Inclusion in the Workplace

Megan Rowe
October 20 2022
When it comes to diversity and inclusion within the workplace, most recruiters and managers would strongly agree that it is such an important focal point. It is proven that by ensuring diversity, a business will strive, with a team that is able to drive innovation, revenue and business growth. 
What is Diversity in the Workplace?
Simply put, diversity within the workplace is achieved when your team reflects the general makeup of the society around you. It makes sense that curating a team with different perspectives and backgrounds will contribute toward newer and more diverse ideas, driving innovation and finding better solutions to problems within your industry. With a workforce built up of people of different genders, backgrounds, races and religions, you will have a team of people that will look at things with different perspectives and think in different ways - as opposed to a team made up of all one demographic, which will inevitably create an echo chamber of the same ideas and thinking, with no one to challenge a mindset or come up with new approaches.  
Diversity Recruitment
In order to build a team that is truly reflective of society, it is important to have a strong, diverse recruitment strategy in place. This will ensure that your hiring process maintains an intentional focus to overcome systemic and individual biases, which previously resulted in the marginalisation of many segments of society. 
Diversity can fall into two categories; Inherent Diversity and Acquired Diversity. Inherent diversity focuses on different demographic factors, such as the race, gender, age and health of the candidate - characteristics that are natural to someone as a person. Acquired diversity refers to things that a person can develop or earn over time, such as education, experience, values, skills and knowledge - these are more fluid traits that can develop and adapt through a person's career.
Diverse recruitment is a merit-based approach, seeking out the best possible candidates. It ensures that every applicant that is suitably qualified for the role receives an equal opportunity to be selected, regardless of their background, race, gender or sexual orientation. 
Why is a Diversity Recruiting Strategy Important? 
Diversity within the workforce is, rightly, becoming a more and more important part of many companies' focus. Not only is it the more moral approach when hiring, but the benefits to companies' performance, innovation and productivity are tangible. You will curate a team that can boast a broader range of skills and experience and increased language and cultural awareness.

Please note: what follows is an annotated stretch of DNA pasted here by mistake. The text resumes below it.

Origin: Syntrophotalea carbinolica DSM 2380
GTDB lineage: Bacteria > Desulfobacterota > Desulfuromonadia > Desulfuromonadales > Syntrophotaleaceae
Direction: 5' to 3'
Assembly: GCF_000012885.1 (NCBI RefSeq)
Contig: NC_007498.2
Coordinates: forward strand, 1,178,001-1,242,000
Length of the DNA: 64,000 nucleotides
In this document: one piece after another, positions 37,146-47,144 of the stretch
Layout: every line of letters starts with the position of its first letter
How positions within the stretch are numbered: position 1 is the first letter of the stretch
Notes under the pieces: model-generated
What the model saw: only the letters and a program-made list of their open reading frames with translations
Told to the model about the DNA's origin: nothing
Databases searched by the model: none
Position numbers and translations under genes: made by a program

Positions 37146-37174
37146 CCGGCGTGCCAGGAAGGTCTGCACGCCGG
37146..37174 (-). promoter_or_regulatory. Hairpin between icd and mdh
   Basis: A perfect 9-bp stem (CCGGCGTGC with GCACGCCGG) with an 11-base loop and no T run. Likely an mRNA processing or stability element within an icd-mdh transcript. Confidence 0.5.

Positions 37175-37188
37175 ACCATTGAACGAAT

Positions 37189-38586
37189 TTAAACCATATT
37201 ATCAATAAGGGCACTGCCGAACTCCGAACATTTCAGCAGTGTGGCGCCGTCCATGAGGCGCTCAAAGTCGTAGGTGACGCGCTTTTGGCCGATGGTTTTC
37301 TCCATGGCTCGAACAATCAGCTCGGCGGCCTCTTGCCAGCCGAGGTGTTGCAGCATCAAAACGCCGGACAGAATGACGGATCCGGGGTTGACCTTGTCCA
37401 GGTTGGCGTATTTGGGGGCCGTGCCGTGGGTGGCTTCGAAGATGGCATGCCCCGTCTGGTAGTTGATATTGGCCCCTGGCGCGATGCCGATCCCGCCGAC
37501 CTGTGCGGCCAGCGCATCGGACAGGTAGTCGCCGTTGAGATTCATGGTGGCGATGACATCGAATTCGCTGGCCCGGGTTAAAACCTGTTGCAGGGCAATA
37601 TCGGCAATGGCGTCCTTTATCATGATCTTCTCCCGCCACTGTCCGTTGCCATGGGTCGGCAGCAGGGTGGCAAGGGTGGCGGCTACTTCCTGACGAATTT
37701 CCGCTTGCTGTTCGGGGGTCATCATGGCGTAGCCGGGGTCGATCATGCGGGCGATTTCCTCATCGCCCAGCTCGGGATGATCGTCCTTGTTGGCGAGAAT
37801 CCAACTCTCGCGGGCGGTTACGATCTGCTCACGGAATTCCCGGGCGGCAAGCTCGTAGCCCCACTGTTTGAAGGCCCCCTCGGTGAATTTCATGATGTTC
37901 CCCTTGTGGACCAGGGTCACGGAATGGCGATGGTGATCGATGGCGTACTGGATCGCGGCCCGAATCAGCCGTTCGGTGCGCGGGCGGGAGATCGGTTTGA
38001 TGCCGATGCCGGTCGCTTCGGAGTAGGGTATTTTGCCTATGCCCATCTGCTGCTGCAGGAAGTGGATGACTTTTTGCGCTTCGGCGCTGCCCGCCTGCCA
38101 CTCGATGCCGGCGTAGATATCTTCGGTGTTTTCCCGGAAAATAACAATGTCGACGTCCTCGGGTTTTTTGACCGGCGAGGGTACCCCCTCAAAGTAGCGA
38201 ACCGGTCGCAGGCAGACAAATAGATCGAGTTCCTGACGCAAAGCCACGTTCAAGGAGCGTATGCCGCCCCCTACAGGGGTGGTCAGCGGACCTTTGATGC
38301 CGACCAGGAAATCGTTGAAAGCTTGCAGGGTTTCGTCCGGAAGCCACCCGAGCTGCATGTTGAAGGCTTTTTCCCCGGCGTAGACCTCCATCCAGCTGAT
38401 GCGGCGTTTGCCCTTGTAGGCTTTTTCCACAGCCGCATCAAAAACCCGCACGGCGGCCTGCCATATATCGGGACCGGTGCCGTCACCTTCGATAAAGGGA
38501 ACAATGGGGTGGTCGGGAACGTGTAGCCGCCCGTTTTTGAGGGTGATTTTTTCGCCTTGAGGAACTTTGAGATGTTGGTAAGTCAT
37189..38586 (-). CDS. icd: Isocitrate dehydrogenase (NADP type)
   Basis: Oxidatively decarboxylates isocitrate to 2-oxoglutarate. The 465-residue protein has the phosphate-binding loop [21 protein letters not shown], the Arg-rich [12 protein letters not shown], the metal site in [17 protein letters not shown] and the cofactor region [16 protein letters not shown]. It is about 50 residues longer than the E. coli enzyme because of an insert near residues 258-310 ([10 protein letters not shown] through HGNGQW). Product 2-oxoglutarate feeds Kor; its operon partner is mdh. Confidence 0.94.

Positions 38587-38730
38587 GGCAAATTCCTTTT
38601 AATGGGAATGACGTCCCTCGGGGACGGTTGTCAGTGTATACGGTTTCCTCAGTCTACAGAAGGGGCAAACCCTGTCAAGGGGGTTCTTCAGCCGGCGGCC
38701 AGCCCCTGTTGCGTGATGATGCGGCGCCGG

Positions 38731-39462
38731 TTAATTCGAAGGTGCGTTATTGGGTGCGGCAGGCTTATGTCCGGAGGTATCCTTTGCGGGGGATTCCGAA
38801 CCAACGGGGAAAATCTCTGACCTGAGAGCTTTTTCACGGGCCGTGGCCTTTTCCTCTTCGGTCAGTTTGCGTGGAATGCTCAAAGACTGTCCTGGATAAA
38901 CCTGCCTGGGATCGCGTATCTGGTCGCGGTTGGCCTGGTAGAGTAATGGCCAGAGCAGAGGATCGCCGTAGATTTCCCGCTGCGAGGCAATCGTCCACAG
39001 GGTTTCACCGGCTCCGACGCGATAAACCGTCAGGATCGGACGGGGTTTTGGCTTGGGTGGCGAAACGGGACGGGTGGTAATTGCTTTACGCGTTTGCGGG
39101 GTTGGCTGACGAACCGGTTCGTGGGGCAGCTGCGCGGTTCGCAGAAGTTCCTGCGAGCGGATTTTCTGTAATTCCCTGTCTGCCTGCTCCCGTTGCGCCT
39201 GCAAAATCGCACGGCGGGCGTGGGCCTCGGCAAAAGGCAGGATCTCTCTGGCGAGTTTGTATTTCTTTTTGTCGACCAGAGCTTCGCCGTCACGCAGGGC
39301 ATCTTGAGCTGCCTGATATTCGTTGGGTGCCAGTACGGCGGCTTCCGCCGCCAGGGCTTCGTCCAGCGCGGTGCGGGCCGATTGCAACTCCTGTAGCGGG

It is proven that diverse workforces are better at solving problems. With increased creativity and innovation within your team, they will make better decisions and produce stronger results. A team with varied viewpoints will be better able to debate and challenge each other to produce better work, coming up with different methods to reach the best possible conclusions. 
In fact, statistics show: 
  • Companies with a diverse management team have 19% higher revenues.
  • Diverse companies are 1.7 times more likely to be innovative leaders within their industry. 
  • 67% of job seekers are looking for a workplace with diversity. 
  • 85% of CEOs say that curating a diverse workforce improved their bottom lines. 
Creating a strong diversity recruitment strategy will inevitably improve your team's performance and ability to drive innovation within your industry. If you want to talk more about how we can help you build diversity into the focus of your recruitment strategy, get in touch - we'd be all too happy to help. This week’s Red Talks podcast featured Emma Walker of Auticon - a unique, multi-national IT consultancy and social enterprise, which exclusively employs autistic adults as IT consultants. Listen to the podcast to hear what more hiring companies can do to be do more Neuroinclusive, or head to Auticon’s website and learn all about their Neurodiversity Inclusion Service training they have on offer too.


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